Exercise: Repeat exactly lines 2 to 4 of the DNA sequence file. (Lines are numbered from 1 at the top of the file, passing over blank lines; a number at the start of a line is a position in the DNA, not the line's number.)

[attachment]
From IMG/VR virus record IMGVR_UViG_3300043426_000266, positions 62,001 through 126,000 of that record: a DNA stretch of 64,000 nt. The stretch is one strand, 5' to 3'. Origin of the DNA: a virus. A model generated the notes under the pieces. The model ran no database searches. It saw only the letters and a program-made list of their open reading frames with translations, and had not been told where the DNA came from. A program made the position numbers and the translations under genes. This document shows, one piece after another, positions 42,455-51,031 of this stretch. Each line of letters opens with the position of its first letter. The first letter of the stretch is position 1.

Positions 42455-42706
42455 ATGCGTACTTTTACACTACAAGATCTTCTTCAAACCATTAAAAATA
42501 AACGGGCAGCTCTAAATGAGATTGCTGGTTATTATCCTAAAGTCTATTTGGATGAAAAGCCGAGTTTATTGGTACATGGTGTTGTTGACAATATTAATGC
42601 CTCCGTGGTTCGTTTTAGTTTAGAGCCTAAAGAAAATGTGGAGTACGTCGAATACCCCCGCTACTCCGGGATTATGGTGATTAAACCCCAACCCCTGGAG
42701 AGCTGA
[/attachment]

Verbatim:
Positions 42455-42706
42455 ATGCGTACTTTTACACTACAAGATCTTCTTCAAACCATTAAAAATA
42501 AACGGGCAGCTCTAAATGAGATTGCTGGTTATTATCCTAAAGTCTATTTGGATGAAAAGCCGAGTTTATTGGTACATGGTGTTGTTGACAATATTAATGC